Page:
Simple Cheat Sheet for Lighting a Subject for Photo or Video

If you’re just getting started with studio work, this lighting cheat sheet will come in handy when you’re shooting a subject for portraits or videos.

New to shooting in the studio and wondering how to do the lighting? It’s definitely an important part of studio work, but all the equipment and lighting techniques could be intimidating to every beginner. However, with this simple cheat sheet we spotted from r/coolguides, you’ll be on your way to getting started with learning how to light.

In the cheat sheet below, we are shown the 3 Point Lighting technique, a simple but effective way to arrange three light sources around your subject. It’s a traditional lighting technique used for both photos and videos, and a versatile system from which most lighting methods are based. It uses three lights: key light, fill light, and back light (also called hair light or rim light). Tubular Insights quickly explains what each of the lighting does in their article.

As indicated in the infographic, the key light is your primary light source, so it should directly illuminate your subject. However, it shouldn’t be placed directly in front — that’s where your camera should be — but slightly to the side.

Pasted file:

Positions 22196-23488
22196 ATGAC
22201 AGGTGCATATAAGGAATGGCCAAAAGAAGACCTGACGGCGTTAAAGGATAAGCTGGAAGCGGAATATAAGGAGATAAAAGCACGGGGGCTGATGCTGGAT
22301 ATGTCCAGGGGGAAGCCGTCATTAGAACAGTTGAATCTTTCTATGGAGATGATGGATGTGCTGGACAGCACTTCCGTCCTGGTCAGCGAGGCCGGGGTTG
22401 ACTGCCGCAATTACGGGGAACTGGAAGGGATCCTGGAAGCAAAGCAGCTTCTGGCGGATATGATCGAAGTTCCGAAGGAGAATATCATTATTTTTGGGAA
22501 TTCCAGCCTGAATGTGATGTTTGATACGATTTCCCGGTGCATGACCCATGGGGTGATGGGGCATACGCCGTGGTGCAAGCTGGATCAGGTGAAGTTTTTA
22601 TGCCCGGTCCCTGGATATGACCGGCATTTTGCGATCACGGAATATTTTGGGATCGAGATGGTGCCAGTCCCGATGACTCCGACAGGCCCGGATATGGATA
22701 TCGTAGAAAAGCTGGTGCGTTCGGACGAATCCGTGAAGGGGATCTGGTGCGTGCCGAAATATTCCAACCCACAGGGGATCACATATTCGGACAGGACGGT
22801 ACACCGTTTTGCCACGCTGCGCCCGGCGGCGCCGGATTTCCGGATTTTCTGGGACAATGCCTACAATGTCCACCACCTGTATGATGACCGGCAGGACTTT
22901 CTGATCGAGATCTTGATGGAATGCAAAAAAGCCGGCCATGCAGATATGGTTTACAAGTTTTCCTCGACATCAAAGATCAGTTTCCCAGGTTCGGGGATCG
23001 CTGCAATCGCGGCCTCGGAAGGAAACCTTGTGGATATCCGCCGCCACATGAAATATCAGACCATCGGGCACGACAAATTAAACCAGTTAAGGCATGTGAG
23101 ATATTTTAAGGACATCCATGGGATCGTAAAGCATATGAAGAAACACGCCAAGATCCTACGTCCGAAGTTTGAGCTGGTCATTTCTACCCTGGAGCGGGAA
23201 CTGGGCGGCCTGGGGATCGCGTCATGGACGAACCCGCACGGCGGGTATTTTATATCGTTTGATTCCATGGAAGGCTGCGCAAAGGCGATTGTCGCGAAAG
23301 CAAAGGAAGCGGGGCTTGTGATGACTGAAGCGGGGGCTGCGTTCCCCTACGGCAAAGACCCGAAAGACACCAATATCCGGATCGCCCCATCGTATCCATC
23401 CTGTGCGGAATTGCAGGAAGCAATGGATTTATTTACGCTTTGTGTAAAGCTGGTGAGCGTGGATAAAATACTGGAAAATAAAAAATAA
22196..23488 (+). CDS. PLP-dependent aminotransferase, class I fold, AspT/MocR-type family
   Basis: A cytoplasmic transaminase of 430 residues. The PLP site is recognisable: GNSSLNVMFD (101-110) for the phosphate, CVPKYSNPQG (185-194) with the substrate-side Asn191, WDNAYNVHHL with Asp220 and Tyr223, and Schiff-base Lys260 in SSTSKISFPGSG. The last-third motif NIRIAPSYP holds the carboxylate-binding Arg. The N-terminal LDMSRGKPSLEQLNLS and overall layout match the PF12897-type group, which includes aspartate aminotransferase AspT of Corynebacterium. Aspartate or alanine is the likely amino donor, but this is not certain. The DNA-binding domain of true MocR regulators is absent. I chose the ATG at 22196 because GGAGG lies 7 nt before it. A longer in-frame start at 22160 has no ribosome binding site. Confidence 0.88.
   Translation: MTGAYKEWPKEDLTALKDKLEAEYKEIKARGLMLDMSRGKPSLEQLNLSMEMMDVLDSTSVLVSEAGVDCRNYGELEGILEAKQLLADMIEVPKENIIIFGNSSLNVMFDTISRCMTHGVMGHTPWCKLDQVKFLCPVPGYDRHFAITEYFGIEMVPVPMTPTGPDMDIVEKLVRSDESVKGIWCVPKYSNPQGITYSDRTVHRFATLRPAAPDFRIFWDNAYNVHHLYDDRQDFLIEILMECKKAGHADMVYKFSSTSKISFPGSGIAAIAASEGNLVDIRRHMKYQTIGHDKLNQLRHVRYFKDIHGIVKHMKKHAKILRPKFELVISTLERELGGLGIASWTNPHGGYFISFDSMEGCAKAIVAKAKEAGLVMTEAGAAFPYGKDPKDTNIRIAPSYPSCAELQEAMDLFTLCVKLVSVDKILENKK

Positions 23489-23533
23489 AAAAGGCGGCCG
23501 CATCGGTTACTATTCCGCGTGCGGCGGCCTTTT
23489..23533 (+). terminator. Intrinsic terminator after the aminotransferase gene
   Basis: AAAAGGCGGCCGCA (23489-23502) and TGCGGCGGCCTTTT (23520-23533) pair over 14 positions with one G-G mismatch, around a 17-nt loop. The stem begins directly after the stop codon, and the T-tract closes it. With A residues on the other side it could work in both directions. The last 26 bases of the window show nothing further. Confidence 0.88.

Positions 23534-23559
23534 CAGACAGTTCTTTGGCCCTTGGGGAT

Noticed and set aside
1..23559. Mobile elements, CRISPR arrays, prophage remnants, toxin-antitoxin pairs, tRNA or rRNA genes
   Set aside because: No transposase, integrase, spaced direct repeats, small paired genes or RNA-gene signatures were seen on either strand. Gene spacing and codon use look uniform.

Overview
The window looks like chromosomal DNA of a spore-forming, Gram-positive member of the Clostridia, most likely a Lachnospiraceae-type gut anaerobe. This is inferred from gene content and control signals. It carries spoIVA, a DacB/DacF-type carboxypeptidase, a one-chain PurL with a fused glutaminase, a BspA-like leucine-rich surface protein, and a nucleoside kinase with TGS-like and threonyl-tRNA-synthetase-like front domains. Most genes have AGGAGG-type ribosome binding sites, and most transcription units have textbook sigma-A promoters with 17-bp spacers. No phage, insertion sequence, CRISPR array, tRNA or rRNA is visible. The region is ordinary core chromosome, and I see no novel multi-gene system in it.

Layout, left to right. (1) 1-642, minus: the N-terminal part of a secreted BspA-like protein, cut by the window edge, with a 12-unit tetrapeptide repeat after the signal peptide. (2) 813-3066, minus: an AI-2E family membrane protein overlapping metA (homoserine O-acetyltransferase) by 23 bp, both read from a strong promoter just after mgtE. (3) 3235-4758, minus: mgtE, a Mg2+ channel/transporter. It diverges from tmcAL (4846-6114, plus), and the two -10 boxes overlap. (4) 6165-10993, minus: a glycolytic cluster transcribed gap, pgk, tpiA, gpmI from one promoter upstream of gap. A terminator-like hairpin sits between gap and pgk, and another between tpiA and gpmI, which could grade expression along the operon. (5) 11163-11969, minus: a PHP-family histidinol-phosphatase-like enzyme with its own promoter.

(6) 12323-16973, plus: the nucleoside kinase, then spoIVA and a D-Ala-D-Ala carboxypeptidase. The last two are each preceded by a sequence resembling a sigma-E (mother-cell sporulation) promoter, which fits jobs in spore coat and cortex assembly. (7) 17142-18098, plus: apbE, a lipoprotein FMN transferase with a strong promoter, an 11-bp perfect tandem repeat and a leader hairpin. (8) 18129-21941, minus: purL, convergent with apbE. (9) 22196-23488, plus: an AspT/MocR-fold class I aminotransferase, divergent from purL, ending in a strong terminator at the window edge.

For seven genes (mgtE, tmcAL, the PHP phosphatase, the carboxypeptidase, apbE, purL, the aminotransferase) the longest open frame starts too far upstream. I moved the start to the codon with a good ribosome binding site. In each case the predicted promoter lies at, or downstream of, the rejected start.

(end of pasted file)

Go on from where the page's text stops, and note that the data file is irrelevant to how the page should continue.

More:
On the opposite side is the fill light, which, as the term suggests, fills the dark side of your subject. It’s advised to include a fill light at all times when you’re shooting videos, but for photography, you might feel experimenting shooting without it (especially if you have a big, diffused light source) for a dramatic look. Use a dim fill light to get a little detail on the dark side of your subject while keeping the mood dramatic, or use a brighter one if you want a more even look.

Last is the back light or rim light, which is placed behind the subject and pointed at the back of their neck. This adds an extra definition to their outlines and help separate them from the background. It should also be high enough to keep it out of the frame. This light, however, shouldn’t be too bright.

There you have it, your quick guide and cheat sheet to lighting your subject for photos or videos in the studio. If you want more basic portrait lighting tips, check out this tutorial on five basic lighting setups to try in the studio.